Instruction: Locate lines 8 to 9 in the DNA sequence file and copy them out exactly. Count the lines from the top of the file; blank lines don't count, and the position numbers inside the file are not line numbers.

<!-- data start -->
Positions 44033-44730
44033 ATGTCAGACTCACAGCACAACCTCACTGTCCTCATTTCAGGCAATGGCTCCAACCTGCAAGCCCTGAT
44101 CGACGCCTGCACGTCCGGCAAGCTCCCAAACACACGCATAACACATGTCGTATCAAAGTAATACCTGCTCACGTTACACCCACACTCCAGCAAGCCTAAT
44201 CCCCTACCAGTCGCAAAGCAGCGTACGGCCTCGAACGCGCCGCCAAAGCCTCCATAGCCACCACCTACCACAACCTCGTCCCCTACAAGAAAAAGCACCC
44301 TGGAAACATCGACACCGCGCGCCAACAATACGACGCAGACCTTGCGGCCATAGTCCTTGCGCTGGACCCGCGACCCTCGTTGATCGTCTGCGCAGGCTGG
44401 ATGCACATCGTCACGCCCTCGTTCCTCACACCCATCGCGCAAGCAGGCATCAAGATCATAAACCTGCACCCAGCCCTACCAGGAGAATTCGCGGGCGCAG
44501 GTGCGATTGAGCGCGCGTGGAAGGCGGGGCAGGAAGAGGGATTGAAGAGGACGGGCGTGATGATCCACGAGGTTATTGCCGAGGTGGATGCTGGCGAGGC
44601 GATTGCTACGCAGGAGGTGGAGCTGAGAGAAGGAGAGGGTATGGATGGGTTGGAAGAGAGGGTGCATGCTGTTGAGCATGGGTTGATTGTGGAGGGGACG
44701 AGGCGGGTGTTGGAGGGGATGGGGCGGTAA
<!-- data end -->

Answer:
44601 GATTGCTACGCAGGAGGTGGAGCTGAGAGAAGGAGAGGGTATGGATGGGTTGGAAGAGAGGGTGCATGCTGTTGAGCATGGGTTGATTGTGGAGGGGACG
44701 AGGCGGGTGTTGGAGGGGATGGGGCGGTAA